June 10, 2019 • Life for Leaders
But among you there must not be even a hint of sexual immorality, or of any kind of impurity, or of greed, because these are improper for God’s holy people. Nor should there be obscenity, foolish talk or coarse joking, which are out of place, but rather thanksgiving.
Words matter! So make your words count.
This is a Twitter-sized version of a major theme in Ephesians. We see this theme in Ephesians 5:4, which focuses on language we should avoid: “obscenity, foolish talk or coarse joking.” Why? In part, because words matter.
We find this same assumption elsewhere in Ephesians. In Ephesians 4:29 we read, “Do not let any unwholesome talk come out of your mouths, but only what is helpful for building others up according to their needs, that it may benefit those who listen.” Ephesians 4:25 says, “[P]ut off falsehood and speak truthfully to your neighbor.” This echoes Ephesians 4:15, which says that we grow up in Christ by “speaking the truth in love.” All of these verses assume that what we say matters, so we should be sure to say that which makes a positive difference for God in the world.
Ephesians 5:4, like 4:25 and 4:29, combines the negative (don’t) with the positive (do). There should be no “obscenity, foolish talk or coarse joking, which are out of place, but rather thanksgiving” (Ephesians 5:4). Don’t use obscenity, foolish talk or coarse joking. Do express gratitude. There is a play on words in the Greek original that doesn’t appear in English translations. The word for “coarse joking” is eutrapelia (you-tra-peh-LEE-ah), which can refer to clever witticism or, as in our case, negative humor. The word for “thanksgiving” is eucharistia (you-car-is-TEE-ah). Now you can see and hear the parallelism: no eutrapelia, rather eucharistia.
When we use our words to fill the air with nonsense and when we say things that are off-color, not only are we degrading ourselves and disobeying Scripture, but also we are missing an opportunity to use our words for good. Every time I choose to say something empty or inappropriate, I am choosing not to say things that are edifying to others and glorifying to God. I am neglecting the fact that my words matter. I am failing to make them count for good.
As you go through the day today, pay attention to opportunities to use your words to encourage others, to build them up, and to share a bit of God’s grace with them. Let them hear of your gratitude to God. May you live today with the knowledge that your words matter. Make them count!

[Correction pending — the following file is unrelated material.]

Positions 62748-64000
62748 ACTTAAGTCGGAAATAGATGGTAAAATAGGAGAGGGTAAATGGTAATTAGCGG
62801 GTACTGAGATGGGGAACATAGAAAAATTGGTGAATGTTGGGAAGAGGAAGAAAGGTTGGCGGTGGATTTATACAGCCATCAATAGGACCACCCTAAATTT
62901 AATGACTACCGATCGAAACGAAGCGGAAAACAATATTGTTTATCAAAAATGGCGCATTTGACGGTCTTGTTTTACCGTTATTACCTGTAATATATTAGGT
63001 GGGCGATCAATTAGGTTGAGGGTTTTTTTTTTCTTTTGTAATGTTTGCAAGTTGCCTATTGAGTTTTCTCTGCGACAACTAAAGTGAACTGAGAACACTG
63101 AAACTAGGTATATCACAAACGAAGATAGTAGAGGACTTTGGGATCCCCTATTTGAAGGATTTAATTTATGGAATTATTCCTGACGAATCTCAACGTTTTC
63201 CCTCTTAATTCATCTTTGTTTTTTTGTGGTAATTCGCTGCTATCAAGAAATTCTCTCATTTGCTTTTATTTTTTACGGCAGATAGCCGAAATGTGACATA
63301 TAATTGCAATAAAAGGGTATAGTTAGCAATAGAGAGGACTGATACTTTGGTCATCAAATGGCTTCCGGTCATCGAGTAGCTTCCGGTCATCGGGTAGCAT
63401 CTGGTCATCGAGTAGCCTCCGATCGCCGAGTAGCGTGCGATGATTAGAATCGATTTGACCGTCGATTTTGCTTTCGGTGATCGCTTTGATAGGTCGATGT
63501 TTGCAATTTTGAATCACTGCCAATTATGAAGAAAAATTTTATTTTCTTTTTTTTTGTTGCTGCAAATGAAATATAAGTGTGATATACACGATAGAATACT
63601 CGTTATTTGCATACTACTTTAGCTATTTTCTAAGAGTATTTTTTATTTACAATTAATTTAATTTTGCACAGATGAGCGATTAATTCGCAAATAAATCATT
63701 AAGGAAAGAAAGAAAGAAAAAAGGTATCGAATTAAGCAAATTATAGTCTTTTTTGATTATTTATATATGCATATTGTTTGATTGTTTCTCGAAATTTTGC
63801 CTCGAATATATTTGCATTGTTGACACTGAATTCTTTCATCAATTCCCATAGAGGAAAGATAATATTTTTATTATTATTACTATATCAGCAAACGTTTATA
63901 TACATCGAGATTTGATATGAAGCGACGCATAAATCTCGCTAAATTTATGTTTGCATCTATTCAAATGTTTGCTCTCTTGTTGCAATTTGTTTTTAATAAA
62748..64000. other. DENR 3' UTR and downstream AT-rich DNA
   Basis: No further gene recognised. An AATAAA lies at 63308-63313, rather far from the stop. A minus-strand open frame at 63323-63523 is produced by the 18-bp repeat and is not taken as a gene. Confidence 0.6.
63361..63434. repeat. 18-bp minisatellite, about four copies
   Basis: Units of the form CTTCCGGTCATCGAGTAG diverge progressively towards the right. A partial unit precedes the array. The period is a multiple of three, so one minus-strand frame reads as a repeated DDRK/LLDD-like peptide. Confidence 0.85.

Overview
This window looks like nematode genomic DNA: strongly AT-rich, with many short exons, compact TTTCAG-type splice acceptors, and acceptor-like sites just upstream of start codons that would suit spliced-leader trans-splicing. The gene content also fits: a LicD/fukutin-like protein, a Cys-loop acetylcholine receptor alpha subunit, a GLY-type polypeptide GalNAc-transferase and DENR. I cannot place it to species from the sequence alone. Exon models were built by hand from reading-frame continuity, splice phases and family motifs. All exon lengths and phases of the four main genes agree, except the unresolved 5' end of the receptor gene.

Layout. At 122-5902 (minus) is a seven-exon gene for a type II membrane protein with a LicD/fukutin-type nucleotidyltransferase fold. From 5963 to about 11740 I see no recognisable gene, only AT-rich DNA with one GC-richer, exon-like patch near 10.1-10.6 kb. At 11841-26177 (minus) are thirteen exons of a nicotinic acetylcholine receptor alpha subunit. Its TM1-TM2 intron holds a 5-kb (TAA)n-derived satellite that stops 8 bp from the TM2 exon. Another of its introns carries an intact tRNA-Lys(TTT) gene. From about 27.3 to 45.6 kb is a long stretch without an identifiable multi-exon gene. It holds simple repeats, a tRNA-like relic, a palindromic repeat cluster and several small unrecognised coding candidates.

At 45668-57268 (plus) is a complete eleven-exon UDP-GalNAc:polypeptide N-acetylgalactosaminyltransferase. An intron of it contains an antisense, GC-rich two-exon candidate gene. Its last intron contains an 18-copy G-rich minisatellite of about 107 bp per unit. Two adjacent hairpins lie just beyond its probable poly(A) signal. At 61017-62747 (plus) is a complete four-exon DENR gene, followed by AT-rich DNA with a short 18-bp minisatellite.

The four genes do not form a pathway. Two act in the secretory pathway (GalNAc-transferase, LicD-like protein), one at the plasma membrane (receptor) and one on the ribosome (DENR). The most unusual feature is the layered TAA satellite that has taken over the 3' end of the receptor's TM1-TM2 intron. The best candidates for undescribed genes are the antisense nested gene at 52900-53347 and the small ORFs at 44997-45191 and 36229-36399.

Something to Think About:
Do you really think that your words matter? At work? At home? With your colleagues? Among strangers? At church?
If you were to take seriously the power of your words, what might you not say today? What might you say instead?
Something to Do:
In light of the last question, resolve either not to say something today or to say something (or maybe both!)
Gracious God, words matter to you. You created the universe with your words. You have spoken to us through words, words of law, words of prophecy, words of gospel. You have revealed yourself to us through the Word Incarnate.
Help me, Lord, to live today – and every day – as if my words really matter. May my words count as I seek to build up the people in my life and as I give thanks to you. Amen.
Explore more at The High Calling archive, hosted by the Theology of Work Project:
Don’t Worry, Be Thankful: Eucharisteo with Ann Voskamp
Dr. Mark D. Roberts is a Senior Strategist for Fuller’s Max De Pree Center for Leadership, where he focuses on the spiritual development and thriving of leaders. He is the principal writer of the daily devotional, Life for Leaders, and the founder of the De Pree Center’s Flourishing in the Third Third of Life Initiative. Previously, Mark was the Executive Director of the De Pree Center, the lead pastor of a church in Southern California, and the Senior Director of Laity Lodge in Texas. He has written eight books, dozens of articles, and over 2,500 devotions that help people discover the difference God makes in their daily life and leadership. With a Ph.D. in New Testament from Harvard, Mark teaches at Fuller Seminary, most recently in his D.Min. cohort on “Faith, Work, Economics, and Vocation.” Mark is married to Linda, a marriage and family counselor, spiritual director, and executive coach. Their two grown children are educators on the high school and college level.